Overseas development could help fast track development of younger engineers’ skills
The famous 19th century American astronomer Maria Mitchell once said: “We travel to learn; and I have never been in any country where they did not do something better than we do it, think some thoughts better than we think, catch some inspiration from heights above our own.”
I think the same could be said to be true of engineering and is something I have had the benefit of through overseas working. My experience leads me to ask if using international experience could be the key to solving the current skills shortage facing civil engineering. My experiences on my assignment in Singapore and sincemy return have made me realise that while this was a very challenging time for me, it was a great period of learning and development. I grew as an engineer.
Ground conditions in overseas locations bring both similar and different challenges to those in the UK. Practices in ground investigation and construction are different overseas, sometimes only subtly, but still different. Working overseas isn’t all about just taking on other practices, it is also an opportunity to share the best of our practices where they will bring benefit to the project overseas.
For me the exposure to working in cultures outside of the UK was a brilliant experience. In the process of learning about Singaporean practice, I understood more about UK practice and myself - it triggered questions about why we do things the way we do.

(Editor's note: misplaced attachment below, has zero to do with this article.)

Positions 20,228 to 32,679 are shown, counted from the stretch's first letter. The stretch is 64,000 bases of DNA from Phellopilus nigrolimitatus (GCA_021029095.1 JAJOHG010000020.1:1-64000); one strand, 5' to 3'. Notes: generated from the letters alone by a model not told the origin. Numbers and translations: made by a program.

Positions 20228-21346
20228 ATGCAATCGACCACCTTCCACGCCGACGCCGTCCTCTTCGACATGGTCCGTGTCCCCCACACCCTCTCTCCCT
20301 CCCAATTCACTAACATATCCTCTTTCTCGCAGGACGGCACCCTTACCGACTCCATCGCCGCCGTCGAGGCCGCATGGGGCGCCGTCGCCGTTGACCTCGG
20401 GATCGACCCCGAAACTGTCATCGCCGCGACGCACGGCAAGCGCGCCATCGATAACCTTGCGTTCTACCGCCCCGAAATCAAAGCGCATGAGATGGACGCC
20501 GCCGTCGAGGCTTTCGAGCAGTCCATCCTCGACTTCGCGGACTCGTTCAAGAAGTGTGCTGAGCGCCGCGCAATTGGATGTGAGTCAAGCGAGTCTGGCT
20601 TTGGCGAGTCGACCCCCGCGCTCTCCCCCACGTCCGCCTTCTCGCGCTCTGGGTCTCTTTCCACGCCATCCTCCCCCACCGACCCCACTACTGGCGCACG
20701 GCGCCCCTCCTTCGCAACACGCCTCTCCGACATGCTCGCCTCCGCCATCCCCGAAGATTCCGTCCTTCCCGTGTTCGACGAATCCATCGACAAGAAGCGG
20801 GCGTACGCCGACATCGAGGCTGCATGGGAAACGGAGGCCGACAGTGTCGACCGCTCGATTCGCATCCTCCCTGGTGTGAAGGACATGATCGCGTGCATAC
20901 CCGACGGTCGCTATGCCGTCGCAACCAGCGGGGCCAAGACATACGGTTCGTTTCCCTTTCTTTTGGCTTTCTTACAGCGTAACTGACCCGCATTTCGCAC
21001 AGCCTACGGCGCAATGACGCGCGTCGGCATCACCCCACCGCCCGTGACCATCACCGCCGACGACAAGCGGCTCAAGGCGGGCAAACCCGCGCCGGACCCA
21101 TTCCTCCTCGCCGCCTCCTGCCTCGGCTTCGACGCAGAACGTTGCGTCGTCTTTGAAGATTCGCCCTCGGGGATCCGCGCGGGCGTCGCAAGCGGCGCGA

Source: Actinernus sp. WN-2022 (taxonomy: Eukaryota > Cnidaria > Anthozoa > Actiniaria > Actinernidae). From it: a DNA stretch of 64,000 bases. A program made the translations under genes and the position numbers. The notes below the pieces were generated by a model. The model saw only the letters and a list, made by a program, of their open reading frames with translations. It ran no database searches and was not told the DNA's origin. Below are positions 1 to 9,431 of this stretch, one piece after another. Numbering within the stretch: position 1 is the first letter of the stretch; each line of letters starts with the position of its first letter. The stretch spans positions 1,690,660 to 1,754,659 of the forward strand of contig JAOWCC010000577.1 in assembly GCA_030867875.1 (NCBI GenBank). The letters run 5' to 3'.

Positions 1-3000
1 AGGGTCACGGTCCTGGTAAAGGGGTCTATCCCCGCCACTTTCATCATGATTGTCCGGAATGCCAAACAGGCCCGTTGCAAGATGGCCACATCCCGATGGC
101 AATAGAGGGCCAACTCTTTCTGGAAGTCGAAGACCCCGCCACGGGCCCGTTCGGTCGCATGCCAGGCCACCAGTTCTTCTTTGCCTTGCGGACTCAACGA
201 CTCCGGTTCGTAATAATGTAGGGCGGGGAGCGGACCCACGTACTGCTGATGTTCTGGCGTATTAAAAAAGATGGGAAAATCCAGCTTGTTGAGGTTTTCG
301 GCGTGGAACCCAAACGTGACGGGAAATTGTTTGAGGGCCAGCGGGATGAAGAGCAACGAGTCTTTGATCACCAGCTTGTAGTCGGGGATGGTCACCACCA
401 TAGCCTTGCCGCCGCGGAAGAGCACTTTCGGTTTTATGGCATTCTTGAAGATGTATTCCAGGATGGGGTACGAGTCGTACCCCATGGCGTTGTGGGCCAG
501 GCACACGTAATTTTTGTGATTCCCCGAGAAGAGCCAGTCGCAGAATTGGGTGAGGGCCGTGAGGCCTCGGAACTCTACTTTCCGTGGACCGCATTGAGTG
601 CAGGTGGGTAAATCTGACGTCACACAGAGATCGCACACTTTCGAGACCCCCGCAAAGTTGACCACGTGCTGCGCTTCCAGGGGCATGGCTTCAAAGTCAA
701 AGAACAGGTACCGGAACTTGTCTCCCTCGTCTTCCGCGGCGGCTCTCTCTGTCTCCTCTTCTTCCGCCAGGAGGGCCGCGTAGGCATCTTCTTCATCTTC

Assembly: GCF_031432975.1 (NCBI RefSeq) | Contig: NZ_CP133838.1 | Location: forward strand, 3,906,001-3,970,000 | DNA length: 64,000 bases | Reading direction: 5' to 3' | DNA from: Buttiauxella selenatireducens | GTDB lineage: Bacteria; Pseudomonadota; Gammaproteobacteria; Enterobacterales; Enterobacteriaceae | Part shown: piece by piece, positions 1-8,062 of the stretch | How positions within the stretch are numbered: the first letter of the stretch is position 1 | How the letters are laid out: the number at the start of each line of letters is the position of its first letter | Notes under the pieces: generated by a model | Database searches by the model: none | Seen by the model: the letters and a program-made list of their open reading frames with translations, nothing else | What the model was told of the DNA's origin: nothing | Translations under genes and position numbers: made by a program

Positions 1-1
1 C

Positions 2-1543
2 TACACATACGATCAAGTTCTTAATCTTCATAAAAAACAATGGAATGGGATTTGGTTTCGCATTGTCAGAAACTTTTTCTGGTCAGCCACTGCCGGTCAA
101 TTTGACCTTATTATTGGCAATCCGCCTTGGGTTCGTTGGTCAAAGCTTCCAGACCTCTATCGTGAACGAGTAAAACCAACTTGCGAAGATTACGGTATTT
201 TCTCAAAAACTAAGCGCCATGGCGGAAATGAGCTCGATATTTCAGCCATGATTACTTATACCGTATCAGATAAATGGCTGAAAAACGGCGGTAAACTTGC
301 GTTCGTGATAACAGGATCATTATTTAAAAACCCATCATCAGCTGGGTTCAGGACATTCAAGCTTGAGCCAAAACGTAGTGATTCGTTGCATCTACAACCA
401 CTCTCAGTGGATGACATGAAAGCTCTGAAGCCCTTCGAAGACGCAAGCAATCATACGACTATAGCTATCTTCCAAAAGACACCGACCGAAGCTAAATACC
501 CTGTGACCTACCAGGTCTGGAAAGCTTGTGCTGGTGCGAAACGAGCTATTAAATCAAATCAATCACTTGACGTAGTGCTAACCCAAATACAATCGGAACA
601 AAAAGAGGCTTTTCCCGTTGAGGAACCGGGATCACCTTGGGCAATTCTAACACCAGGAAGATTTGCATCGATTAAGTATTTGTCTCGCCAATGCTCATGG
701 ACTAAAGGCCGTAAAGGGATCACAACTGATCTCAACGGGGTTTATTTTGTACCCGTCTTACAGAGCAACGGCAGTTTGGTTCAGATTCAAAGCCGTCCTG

“Maybe we should be looking to create more international links with suppliers and clients to enable our young engineers to spend time overseas early in their careers.”
Should this experience be captured as part of routine training objectives? Even in UK-based firms and organisations, surely the extra dimensions of thinking and alternative approaches, the flexibility developed as part of adapting to different cultures and different working practice overseas? Maybe as an industry we should be looking to create more international links with suppliers and clients to enable our young engineers to spend time overseas early in their careers, perhaps as a secondment or exchange? I believe that this would not only open up thinking on how to approach problems but also create new business opportunities too.
It seems to me that perhaps using overseas placements in this way offers an opportunity to close the skills gap that exists in engineers of five to 10 years’ experience. Through developing younger engineers using overseas placements there is an opportunity for accelerated development, an intensive broadening of experiences and testing of understanding with the right mentoring to support this.
With the global economy as sensitive as it is, I think more engagement with our overseas counterparts is essential not only to development, but also economic survival. Economic resilience depends on the mobility and skills of our engineers, as well as the networks and experiences they develop as a result.